Proposed Safety Standard for Recreational Off-Highway Vehicles
The Consumer Product Safety Commission is accepting comments through Feb. 4 on a proposed rule that would establish a new safety standard for recreational off-highway vehicles based on the CPSC’s preliminary determination that there may be an unreasonable risk of injury and death associated with these vehicles.
ROVs are motorized vehicles designed for off-highway use with the following features: four or more pneumatic tires designed for off-highway use; bench or bucket seats for two or more occupants; automotive-type controls for steering, throttle and braking; and a maximum vehicle speed greater than 30 miles per hour. ROVs are also equipped with rollover protective structures, seat belts and other restraints (such as doors, nets and shoulder barriers) for the protection of occupants. ROVs differ significantly from all-terrain vehicles in vehicle design, particularly in that they only require steering wheel input from the driver to steer the vehicle and the motion of the occupants has little or no effect on vehicle control or stability.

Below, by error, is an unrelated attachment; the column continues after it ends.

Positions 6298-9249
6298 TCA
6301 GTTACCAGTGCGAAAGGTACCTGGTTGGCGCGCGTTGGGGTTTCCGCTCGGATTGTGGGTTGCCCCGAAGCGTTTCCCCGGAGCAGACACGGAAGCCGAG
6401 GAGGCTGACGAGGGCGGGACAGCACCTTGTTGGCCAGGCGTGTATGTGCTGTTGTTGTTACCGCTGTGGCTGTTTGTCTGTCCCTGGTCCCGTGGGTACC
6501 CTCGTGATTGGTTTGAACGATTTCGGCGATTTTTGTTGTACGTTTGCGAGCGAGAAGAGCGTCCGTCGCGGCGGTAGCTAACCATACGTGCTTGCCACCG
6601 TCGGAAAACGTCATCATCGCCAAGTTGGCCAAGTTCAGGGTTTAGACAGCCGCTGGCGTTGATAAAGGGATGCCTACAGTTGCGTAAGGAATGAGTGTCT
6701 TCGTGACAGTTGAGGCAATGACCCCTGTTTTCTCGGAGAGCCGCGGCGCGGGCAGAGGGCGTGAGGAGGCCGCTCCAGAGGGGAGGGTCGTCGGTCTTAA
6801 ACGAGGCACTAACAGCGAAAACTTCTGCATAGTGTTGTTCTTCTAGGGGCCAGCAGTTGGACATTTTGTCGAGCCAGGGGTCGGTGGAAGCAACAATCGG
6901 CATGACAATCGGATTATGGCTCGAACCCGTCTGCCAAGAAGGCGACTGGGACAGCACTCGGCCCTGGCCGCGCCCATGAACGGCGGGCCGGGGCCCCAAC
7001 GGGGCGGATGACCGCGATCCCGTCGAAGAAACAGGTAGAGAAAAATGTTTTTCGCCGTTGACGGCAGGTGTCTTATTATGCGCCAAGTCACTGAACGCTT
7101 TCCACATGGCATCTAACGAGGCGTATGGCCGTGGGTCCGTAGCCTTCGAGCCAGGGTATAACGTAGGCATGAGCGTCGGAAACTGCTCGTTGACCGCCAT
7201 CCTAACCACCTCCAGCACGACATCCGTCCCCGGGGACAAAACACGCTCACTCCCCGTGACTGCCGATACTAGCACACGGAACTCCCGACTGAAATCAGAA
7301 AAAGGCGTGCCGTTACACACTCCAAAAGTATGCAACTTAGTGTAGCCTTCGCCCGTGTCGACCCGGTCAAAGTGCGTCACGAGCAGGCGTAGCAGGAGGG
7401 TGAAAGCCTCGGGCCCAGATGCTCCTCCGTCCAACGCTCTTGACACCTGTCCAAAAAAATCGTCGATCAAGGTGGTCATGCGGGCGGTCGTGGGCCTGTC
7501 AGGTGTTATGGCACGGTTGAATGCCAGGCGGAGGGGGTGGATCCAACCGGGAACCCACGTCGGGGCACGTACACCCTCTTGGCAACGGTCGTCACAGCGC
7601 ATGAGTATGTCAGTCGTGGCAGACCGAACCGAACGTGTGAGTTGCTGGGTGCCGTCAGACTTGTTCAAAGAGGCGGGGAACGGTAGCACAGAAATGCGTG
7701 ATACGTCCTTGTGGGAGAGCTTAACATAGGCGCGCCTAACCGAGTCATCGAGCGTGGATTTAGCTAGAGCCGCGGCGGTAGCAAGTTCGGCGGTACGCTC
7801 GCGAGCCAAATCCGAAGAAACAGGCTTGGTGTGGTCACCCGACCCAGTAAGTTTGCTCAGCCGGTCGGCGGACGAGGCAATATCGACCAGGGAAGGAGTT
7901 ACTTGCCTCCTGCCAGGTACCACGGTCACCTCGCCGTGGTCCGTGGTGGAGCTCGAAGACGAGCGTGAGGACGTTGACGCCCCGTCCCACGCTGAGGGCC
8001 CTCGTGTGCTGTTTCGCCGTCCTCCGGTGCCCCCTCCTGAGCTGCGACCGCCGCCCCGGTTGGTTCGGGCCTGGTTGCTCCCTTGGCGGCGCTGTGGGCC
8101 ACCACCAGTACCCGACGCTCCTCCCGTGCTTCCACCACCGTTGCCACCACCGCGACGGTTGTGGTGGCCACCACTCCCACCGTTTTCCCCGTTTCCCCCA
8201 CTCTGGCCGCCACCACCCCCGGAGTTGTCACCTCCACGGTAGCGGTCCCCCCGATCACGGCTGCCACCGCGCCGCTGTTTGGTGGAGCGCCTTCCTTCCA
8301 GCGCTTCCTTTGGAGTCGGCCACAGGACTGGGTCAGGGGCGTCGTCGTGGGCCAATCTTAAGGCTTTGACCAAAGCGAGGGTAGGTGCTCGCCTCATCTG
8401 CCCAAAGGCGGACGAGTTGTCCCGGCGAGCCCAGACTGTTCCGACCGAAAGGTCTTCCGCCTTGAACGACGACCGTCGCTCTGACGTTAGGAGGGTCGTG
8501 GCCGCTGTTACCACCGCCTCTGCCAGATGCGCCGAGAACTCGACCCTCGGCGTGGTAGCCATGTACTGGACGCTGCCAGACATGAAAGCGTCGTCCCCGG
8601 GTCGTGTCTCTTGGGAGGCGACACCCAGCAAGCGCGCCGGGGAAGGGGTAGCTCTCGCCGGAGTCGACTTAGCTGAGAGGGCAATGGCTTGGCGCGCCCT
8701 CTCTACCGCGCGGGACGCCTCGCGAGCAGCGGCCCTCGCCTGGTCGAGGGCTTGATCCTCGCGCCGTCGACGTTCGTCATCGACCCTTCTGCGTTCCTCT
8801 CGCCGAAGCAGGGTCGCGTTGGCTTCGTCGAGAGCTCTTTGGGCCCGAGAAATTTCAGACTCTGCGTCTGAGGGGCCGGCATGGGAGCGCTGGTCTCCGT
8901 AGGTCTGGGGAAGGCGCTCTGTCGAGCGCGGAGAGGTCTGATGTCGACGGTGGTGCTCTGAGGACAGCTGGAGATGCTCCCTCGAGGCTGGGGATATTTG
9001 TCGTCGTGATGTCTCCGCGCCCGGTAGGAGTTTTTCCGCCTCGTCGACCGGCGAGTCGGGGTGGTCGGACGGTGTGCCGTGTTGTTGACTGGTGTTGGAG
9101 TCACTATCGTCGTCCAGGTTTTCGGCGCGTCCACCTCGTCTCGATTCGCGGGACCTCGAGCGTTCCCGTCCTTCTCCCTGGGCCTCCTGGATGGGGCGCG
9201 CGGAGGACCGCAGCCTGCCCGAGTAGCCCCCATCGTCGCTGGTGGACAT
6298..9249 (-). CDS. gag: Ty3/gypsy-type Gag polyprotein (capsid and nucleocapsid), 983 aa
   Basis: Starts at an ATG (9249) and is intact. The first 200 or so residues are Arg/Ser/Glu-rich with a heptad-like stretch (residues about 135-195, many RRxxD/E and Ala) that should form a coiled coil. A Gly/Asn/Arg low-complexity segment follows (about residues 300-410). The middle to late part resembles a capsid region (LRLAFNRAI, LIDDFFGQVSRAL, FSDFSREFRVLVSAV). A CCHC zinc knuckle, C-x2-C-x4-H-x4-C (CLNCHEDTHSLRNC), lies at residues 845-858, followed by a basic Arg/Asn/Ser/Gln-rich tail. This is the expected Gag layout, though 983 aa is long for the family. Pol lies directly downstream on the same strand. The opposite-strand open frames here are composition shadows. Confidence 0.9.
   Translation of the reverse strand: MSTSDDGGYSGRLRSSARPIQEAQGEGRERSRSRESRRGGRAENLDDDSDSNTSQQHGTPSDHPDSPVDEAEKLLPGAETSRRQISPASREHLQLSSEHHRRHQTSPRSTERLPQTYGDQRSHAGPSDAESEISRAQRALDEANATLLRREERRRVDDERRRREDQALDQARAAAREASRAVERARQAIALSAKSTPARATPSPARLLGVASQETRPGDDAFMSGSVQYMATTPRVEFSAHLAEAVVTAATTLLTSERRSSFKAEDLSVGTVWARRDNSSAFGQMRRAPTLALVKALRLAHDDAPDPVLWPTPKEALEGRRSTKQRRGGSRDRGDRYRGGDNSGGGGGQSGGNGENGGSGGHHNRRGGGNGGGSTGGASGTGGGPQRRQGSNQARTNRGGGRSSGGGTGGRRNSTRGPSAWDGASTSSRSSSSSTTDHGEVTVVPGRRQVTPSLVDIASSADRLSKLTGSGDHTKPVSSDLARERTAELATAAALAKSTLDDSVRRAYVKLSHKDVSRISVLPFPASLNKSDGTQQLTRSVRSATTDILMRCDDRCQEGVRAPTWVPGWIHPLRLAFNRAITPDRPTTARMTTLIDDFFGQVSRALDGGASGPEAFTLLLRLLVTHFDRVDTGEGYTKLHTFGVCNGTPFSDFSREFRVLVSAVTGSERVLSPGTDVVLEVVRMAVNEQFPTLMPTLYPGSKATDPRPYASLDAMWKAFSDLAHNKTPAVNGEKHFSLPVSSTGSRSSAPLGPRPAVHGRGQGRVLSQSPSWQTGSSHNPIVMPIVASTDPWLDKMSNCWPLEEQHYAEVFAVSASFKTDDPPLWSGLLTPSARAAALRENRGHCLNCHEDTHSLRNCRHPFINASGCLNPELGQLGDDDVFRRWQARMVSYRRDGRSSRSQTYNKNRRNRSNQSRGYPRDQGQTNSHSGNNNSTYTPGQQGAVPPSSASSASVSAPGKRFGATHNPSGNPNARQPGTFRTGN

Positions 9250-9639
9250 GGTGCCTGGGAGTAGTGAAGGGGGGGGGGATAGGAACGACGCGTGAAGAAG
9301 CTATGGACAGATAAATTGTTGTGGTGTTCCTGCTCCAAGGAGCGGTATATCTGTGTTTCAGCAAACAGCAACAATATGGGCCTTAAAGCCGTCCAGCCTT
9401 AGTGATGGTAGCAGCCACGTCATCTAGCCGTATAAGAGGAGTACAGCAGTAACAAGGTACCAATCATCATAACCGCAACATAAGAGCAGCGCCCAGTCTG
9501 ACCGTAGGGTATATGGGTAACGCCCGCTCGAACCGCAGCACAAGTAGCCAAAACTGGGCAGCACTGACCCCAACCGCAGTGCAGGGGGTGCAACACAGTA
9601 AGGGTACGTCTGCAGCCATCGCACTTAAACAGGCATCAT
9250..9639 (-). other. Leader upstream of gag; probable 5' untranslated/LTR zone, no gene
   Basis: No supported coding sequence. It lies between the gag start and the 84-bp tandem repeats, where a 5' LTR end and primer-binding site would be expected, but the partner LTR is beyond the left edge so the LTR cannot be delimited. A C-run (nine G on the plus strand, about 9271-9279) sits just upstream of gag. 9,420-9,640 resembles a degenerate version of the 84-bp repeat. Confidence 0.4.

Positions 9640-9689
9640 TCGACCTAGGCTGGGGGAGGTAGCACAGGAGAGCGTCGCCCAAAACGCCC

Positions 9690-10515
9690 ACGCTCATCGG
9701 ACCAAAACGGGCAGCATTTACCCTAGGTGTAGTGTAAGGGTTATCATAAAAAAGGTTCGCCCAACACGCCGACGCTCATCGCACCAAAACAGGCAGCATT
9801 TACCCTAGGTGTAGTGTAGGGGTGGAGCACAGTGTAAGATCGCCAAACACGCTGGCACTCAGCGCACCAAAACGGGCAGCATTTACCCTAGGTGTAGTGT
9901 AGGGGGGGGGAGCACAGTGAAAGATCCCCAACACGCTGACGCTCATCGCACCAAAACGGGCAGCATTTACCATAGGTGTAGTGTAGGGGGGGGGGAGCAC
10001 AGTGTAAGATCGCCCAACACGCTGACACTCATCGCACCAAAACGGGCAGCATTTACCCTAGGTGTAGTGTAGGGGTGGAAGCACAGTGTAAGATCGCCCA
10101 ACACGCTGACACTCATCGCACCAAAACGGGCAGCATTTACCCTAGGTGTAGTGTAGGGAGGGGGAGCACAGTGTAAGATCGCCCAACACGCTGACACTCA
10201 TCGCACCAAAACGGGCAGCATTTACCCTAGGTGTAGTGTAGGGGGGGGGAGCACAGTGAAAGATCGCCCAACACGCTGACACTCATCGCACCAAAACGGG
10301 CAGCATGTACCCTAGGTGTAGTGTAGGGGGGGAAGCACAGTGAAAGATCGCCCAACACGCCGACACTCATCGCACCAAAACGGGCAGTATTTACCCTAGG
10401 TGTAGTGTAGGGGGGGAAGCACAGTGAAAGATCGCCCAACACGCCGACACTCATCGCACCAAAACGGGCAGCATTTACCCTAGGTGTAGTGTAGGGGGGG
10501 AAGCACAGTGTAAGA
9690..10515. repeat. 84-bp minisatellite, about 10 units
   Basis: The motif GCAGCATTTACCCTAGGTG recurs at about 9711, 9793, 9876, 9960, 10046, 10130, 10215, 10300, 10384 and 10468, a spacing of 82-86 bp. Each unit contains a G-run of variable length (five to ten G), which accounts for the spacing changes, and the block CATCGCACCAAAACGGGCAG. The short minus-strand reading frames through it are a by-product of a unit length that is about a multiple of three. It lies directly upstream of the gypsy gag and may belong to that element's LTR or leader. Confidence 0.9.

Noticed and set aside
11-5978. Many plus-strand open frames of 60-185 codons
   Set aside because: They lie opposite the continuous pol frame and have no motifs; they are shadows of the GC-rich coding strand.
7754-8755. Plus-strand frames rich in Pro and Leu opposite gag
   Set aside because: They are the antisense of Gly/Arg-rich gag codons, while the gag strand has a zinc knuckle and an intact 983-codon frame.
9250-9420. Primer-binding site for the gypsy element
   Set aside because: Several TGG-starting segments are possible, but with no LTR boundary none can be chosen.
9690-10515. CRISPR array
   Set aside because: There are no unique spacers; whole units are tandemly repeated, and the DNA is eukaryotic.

The proposed standard includes lateral stability and vehicle handling requirements that specify a minimum level of rollover resistance and require that ROVs exhibit sublimit understeer characteristics; occupant retention requirements that would limit the maximum speed of an ROV to no more than 15 miles per hour unless the seat belts of both the driver and front passengers, if any, are fastened; a requirement for ROVs to have a passive means, such as a barrier or structure, to limit further the ejection of a belted occupant in the event of a rollover; and information requirements.